There is an odd, yet soothing rhythm and clanging at Orion Forge, a 1,000-square-foot warehouse that feels as if it could double as a modern day car garage for Connor MacLeod from Highlander. In the center, a forge blazes at more than 2,200 degrees Fahrenheit and a double-horned anvil is anchored nearby, still red-hot from the steel that was most recently shaped on its face.
The 11-year-old Orion Forge has been in this space for six years and hosts two metal workers who are entering a currently secret, yet purportedly "epic," piece in this year's Oregon WinterFest Swift Steel Fire Pit Competition. Kellen Bateham and Hunter Dahlberg show off last year's runner-up from the Fire Pit Competition. It stands waist-high, and is shaped like approximately 10-foot-wide bicycle cassettes, from the center of which rises an intentionally-cracked pipe that is discretely choked by tree roots made of steel. Despite its solid and metal form, it is emotive and calls to the surface notions of the strength of living nature. Blacksmithing "is more than making swords," Dahlberg says as a rebuttal to the common misconception about his trade. Bateham adds that it is more than a way to make a living. Both Bateham and Dahlberg say, "The best thing I did was decide to be a blacksmith."
And when it comes to this year's installation, these three-time WinterFest fire pit professionals give almost nothing away when discussing their work. The men say they have put countless hours into their piece and Dahlberg describes it as "fire-dining. Or, heavy metal. You choose."
In its third year, and first with Swift Steel sponsoring, the Fire Pit Competition has grown into an international affair, attracting 12 of the best metal-workers in the region, as well as Jennifer Elsworth of Faerie Forge, hailing from New Zealand. All told, a dozen installations—some holding tranquil flames, others breathing fire—will be on display beginning at 5 pm Friday and will burn bright until 6 pm Sunday. With the installations lined along the Deschutes River in the Old Mill District, they will be at the heart of the festival. Each will be competing for "Best of Show," and an attractive cash prize.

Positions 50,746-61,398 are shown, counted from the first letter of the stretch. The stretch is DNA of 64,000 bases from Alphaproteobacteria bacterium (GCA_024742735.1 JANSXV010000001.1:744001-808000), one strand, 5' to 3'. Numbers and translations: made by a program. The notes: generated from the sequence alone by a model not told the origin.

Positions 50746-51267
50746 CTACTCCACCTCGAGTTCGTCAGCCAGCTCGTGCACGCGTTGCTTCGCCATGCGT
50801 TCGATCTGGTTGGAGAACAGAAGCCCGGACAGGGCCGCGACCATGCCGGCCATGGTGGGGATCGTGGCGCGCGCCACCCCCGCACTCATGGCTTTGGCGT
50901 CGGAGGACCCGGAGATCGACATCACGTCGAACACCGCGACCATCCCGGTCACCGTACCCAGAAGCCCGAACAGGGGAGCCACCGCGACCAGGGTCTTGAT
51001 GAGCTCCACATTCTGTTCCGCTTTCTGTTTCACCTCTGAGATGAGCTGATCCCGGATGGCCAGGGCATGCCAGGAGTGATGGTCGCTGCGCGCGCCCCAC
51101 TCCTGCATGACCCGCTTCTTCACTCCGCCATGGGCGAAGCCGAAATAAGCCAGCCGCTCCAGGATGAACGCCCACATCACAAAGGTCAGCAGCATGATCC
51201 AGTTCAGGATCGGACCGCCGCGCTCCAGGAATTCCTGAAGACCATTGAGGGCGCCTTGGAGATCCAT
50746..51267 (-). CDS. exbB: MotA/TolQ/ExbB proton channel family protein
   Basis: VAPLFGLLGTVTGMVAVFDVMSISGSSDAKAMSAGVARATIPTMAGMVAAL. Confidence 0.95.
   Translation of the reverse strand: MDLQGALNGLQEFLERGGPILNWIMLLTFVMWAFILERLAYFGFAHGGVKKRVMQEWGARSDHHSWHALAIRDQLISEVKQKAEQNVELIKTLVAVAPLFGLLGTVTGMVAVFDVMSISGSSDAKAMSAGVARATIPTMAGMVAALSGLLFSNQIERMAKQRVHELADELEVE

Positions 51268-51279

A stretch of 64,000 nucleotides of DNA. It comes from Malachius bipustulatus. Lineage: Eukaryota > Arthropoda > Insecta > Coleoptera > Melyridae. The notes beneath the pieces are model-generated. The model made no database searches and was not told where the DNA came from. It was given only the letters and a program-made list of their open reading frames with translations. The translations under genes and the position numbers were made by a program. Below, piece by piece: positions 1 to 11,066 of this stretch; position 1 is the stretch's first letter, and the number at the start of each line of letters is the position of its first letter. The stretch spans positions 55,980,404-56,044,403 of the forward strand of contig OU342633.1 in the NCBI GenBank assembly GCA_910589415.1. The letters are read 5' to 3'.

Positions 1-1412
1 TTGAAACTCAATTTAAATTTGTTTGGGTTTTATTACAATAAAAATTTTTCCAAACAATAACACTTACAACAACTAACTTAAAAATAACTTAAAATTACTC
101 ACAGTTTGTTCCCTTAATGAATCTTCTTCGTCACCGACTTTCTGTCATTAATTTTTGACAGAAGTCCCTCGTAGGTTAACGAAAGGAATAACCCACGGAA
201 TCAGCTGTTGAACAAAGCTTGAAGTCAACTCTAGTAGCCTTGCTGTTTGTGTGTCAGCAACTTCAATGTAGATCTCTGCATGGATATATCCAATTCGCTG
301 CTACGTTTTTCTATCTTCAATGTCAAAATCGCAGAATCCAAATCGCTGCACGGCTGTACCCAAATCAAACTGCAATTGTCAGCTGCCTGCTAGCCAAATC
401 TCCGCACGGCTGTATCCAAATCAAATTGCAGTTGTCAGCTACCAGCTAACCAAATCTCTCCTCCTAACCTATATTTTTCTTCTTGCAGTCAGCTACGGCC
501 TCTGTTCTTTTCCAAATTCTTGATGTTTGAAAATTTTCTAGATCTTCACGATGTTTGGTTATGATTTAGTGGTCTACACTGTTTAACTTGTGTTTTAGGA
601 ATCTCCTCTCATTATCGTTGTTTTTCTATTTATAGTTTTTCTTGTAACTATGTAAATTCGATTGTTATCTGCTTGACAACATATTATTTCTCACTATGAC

Another participant, Gustav Sculptor, is coming from Portland. A 25-year sculpting veteran, he is participating in WinterFest for the first time this year. Sculptor (yes, an appropriate name) started Manifestation PDX, an artist's collective in southeast Portland, which he manages with his fellow fire pit competitor Richard Cawley. Sculptor shares that blacksmithing is an "exploration of my relationship to life I have here on this tiny speck of dust floating in unfathomable space," and explains that his interest in blacksmithing was once an "art habit," but he is now grateful that after years of "working unpleasant jobs" he can make art a full time career. Reflecting on what has led him to participate in the WinterFest Fire Pit Competition he says, "I have to give those bad jobs credit....Each a prerequisite onto the next [and] executed with more finesse each time due to lessons learned."
Over the past few months, Sculptor has been "brain storming, building, testing, tearing apart and rebuilding" something that he wants to reflect the mission of Manifestation PDX, which is to say "encourage free thought for the advancement of humankind."
Karin Roy, who has been organizing the competition for Lay It Out Events since 2013, explains that there is more to these fire pit pieces than a competition. "They create a gathering place," she says. That means festival goers can look forward to staying warm and artistically engaged while enjoying food and beverages. Another highlight is the Central Oregon Metal Arts Guild (COMAG) Fire Arts Experiential Area, which will allow willing community members to try their hand at shaping metal. "This is truly a one of a kind event," says Roy.